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Posts Tagged ‘honesty’

Jo 17Let’s say that one day, through no fault of your own, you damaged someone else’s car when they were not around. Assuming you yourself were unhurt, would you immediately look for the owner so you could discuss things face to face with them? If they couldn’t be found, would you leave a note with your contact details? Or would you hope no one had seen what you did and quickly scurry away, breathing a sigh of relief?

Recently, I backed into someone’s car in a shopping centre carpark because a floor mat in my car had somehow covered the brakes. After I collected my wits, I looked around for the owner, but also began writing my details on a page from a notebook I had with me. Whenever someone came by, I asked if the car was theirs–and I was more than a little shocked at their responses. Most looked at me as if I was weird to bother writing a note. One man even said to me straight out, ‘Oh, you’re good, leaving your details!’ Obviously, there was no way he would have!

When I told a friend about this experience, she mentioned how she had once managed to put a scratch on the side of an older utility, so she too left her details on the windscreen. The owner was utterly amazed that she bothered to leave a note—he could not get over her honesty and thanked her profusely, telling her the scratch did not matter. And when the owner of the vehicle I damaged contacted me, his nice, polite message also said in part, ‘I appreciate that you left a note’.

It seems to me many people in our society today feel it’s okay to disappear in such situations, without owning up to what has happened. After all, nothing can be proved, if there were no witnesses. Yet … well, what happened to the old rule that honesty is the best policy? Or, for that matter, the words of Jesus himself that many call ‘The Golden Rule’ and quote blithely from time to time:

Do to others as you would have them do to you. Luke 6:31 New International Version

One day years ago now, I returned to my parked car only to discover that someone apparently driving some sort of truck had reversed into it and over the top of the bonnet, resulting in considerable damage—but no note! Did this person not realise what had happened? Perhaps. Did they not have a pen and paper? Perhaps. Did they know they would be unable to pay for the damage or afford to lose their insurance excess? Quite likely. Whatever the reason, they had decided to disappear while the going was good. I have never forgotten how this made me feel way back then—and now it was my turn to decide whether to do the same to someone else or listen to those words of Jesus.

It’s a no-brainer really, isn’t it? Why would we think our standards are better than our Creator’s, who knows how we function best, both as individuals and as a society? It may cost us financially to be honest, but surely the joy of living how God wants us to live is worth so much more than that, don’t you think?

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Is there one overriding quality in a person you find essential for any deep and lasting relationship?  There definitely is for me.  And that quality is honesty or, if you like, integrity.  I like to know that you are undivided, that you say what you mean and mean what you say, that there is no duplicity going on.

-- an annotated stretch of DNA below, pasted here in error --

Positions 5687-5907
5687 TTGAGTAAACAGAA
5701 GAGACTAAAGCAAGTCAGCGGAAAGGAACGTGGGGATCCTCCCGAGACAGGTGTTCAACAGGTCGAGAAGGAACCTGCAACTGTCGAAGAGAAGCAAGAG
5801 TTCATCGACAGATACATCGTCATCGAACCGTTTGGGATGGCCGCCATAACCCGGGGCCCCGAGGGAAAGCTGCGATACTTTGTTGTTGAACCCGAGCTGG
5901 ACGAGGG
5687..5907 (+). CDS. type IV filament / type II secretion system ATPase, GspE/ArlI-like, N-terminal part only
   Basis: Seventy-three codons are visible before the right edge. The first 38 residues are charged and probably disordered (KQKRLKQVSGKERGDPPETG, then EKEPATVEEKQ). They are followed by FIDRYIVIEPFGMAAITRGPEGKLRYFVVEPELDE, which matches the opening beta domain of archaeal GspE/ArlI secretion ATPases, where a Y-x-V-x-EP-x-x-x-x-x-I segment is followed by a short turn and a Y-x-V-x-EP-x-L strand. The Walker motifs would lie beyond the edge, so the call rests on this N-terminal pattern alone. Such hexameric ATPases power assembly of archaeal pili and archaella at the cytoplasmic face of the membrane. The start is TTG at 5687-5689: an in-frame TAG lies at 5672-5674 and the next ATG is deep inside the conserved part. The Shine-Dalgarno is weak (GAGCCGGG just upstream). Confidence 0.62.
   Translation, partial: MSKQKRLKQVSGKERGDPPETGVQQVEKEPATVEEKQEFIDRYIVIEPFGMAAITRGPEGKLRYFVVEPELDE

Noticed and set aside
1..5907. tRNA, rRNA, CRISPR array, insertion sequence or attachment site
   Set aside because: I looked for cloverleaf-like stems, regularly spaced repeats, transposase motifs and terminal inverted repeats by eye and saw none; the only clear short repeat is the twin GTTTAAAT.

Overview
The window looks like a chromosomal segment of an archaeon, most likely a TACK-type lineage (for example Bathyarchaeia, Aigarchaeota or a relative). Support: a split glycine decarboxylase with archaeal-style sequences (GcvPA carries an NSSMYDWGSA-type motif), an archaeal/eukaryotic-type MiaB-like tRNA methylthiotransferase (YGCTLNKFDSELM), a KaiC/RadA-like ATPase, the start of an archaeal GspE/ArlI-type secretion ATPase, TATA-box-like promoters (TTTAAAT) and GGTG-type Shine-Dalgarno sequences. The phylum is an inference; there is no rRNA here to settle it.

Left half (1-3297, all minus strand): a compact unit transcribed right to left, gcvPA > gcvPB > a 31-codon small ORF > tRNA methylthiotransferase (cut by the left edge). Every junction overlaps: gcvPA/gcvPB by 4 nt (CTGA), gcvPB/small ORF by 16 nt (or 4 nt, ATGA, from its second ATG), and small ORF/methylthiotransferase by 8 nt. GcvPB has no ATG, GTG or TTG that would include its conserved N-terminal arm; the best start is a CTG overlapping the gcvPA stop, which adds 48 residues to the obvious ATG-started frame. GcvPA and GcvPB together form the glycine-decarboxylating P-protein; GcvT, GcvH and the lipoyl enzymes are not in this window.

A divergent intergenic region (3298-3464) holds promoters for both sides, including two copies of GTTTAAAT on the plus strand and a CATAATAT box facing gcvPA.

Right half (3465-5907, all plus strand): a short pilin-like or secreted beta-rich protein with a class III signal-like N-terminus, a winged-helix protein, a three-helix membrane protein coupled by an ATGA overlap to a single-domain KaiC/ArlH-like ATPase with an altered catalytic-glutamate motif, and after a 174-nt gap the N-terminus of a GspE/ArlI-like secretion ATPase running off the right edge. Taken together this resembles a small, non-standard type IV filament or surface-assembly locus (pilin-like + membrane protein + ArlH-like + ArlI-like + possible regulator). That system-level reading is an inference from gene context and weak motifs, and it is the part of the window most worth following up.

So you can imagine how, when I first saw the plant lunaria or, as it is more commonly called, honesty, growing in a friend’s garden a few years ago, I desperately wanted it for my own garden.  I was duly given a few seedlings and, to my surprise, they survived, eventually developing into quite tall plants with large, dark green leaves and beautiful purple flowers.  I loved watching my honesty grow and flourish and burst into bloom – truly a challenging parable unfolding before my eyes.  But it was what happened subsequently that I loved even more.  As the plant began to die off, the dry stems and the oval shaped seedpods were left behind.  And I soon discovered how to remove the outer skin of these seedpods so as to leave the translucent, pearly inner membrane attached to the stems, which I then placed in a large vase in our lounge as a special, home-grown dried arrangement.  And it is still there to this day, reminding me of the value of integrity in my life.

It’s so easy, isn’t it, to opt for half-truths in order to get ourselves out of a sticky situation or to embellish the truth to make ourselves look better than others.  Some time back, in a phone conversation with a business associate, I was left wondering whether to trust his word about anything, as he asserted he would do this and that and tried to explain away various broken promises from our past dealings.  That is disquieting to me – particularly when this person claims to be a Christian.  But I know within myself it is very tempting at times to claim more holiness or more wisdom or even more integrity than I actually possess.  As Jesus pointed out once, it’s very easy to judge others without honestly taking a look at oneself:

You hypocrite, first take the plank out of your own eye, and then you will see clearly to remove the speck from your brother’s eye. (Matthew 7:5)

Jesus certainly didn’t mince words when it came to hypocrisy or pretence.  On other occasion he said:

Woe to you, teachers of the law and Pharisees, you hypocrites!  You are like whitewashed tombs, which look beautiful on the outside but on the inside are full of dead men’s bones and everything uncleanIn the same way, on the outside you appear to people as righteous but on the inside you are full of hypocrisy and wickedness.  (Matthew 23: 27-28)

So I get the picture that God values honesty and integrity – that it’s really important for what we say to match up with how we live and act.

Is that what you figure too?  Is that how you live?

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